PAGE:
books mention various occasions on which Māra appeared before the Buddha himself
and his disciples, men and women, to lure them away from their chosen path.
Soon after the Buddha's first vassa, Māra approached him and asked him not to
teach the monks regarding the highest emancipation, he himself being yet bound
by Māra's fetters. But the Buddha replied that he was free of all fetters, human
and divine (Vin.i.22).
On another occasion Māra entered into the body of
Vetambarī and made him utter heretical
doctrines. (S.i.67; cp. DhA.iv.141, where Māra asks the Buddha about the further
In the Brahmanimantanika Sutta
(M.i.326) Māra is spoken of as entering the hearts even of the inhabitants, of
the Brahma world).
The Māra Samyutta (S.i.103ff ) contains several instances of Māra's
temptations of the Buddha by assailing him with doubts as to his emancipation,
feelings of fear and dread, appearing before him in the shape of an elephant, a
cobra, in various guises beautiful and ugly, making the rocks of Gijjhakūta fall
with a crash; by making him wonder whether he should ever sleep; by suggesting
that, as human life was long, there was no need for haste in living the good
life; by dulling the intelligence of his hearers (E.g., at Ekasalā; cf. Nigrodha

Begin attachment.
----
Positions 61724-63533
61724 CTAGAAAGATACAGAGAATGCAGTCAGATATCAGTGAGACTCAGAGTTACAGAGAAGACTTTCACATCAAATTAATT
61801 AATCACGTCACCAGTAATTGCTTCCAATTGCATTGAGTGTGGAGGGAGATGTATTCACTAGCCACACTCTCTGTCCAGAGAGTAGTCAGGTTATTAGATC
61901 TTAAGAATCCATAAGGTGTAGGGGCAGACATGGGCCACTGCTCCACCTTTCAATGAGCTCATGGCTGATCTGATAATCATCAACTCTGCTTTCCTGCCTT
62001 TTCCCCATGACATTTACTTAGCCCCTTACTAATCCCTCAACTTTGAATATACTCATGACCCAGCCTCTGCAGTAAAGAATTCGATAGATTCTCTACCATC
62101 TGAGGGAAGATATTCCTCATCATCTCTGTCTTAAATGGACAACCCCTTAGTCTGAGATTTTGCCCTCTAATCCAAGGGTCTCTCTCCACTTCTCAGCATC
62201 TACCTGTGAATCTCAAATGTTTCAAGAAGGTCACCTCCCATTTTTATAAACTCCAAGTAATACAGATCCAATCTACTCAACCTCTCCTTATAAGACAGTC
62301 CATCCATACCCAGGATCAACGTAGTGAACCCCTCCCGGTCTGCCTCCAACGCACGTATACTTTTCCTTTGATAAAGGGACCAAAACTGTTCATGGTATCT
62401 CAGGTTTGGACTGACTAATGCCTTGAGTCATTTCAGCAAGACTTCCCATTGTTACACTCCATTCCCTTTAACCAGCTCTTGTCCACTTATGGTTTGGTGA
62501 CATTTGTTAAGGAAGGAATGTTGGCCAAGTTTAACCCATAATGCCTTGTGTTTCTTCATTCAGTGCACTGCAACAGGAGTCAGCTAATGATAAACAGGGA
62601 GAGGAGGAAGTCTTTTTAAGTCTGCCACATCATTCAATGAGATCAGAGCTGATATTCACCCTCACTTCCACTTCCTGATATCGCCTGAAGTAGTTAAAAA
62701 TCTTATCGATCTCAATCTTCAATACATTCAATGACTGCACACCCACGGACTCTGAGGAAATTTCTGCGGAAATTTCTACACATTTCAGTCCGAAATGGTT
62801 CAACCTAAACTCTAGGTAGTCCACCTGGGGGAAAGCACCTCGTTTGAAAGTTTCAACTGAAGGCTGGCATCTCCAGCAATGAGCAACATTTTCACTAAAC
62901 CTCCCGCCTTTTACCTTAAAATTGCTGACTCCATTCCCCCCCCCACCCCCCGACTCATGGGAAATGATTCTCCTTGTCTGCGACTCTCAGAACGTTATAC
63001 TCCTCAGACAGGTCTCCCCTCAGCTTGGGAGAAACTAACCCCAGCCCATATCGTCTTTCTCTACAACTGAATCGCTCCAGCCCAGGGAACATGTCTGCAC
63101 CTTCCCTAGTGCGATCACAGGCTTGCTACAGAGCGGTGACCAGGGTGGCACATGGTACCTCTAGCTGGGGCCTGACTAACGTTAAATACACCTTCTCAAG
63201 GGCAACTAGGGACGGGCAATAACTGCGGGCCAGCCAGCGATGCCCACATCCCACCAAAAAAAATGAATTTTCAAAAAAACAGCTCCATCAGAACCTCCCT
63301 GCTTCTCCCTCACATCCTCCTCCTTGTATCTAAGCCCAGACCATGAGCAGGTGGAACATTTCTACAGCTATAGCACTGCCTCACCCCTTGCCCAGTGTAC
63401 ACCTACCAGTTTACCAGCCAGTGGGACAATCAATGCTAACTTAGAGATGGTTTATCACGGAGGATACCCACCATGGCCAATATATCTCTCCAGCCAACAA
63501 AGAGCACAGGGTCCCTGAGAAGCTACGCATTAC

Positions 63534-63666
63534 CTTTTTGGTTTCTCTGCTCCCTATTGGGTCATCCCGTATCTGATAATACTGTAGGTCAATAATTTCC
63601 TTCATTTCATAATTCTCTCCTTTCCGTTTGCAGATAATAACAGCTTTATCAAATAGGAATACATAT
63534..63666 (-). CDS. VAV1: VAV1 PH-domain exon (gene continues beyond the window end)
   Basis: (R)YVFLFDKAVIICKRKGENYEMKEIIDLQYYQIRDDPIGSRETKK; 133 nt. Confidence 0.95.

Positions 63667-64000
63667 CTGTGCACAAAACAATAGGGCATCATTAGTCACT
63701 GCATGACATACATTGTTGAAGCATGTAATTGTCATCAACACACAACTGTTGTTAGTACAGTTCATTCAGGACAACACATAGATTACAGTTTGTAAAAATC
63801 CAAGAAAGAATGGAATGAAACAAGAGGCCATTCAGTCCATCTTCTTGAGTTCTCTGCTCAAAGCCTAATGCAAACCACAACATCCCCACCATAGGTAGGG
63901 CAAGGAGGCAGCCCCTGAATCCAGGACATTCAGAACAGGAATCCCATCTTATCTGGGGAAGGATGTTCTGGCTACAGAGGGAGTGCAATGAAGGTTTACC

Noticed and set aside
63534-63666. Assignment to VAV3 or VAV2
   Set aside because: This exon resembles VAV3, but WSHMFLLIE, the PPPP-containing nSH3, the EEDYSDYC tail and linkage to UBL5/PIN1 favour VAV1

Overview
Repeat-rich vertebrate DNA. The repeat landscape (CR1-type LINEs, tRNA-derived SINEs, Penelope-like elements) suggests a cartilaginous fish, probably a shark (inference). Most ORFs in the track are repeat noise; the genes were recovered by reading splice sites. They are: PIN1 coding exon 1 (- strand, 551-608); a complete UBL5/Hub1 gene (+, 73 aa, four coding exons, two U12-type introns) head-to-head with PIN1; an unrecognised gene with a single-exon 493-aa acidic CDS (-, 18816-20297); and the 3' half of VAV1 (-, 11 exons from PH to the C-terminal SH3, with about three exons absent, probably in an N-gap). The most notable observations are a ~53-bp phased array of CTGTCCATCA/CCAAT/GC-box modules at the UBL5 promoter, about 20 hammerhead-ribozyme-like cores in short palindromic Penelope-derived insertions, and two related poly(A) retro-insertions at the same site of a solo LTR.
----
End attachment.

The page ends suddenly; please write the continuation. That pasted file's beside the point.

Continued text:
and his fellow Paribbājakas, D.iii.58).
Once, when the Buddha was preaching to the monks, Māra came in the guise of a
bullock and broke their bowls, which were standing in the air to dry; on another
occasion he made a great din so that the minds of the listening monks were
distracted. Again, when the Buddha went for alms to Pañcasālā, he entered into
the brahmin householders and the Buddha had to return with empty bowl. Māra
approached the Buddha on his return and tried to persuade him to try once more;
this was, says the Commentary, a ruse, that he might inspire insult and injury
in addition to neglect. But the Buddha refused, saying that he would live that
day on pīti, like the Abhassara gods. The
incident is related at length in SA.i.140f. and DhA.iii.257f.; the Commentaries
(e.g., Sp.i.178f.) state that the difficulty experienced by the Buddha and his
monks in obtaining food at Verañja was also due
to the machinations of Māra.
Again, as the Buddha was preaching to the monks on Nibbāna, Māra came in the
form of a peasant and interrupted the sermon to ask if anyone had seen his oxen.
His desire was to make the cares of the present life break in on the calm and
supramundane atmosphere of the discourse on Nibbāna. On another occasion he
tempted the Buddha with the fascination of exercising power that he might rescue
those suffering from the cruelty of rulers. Once, at the Sākyan village of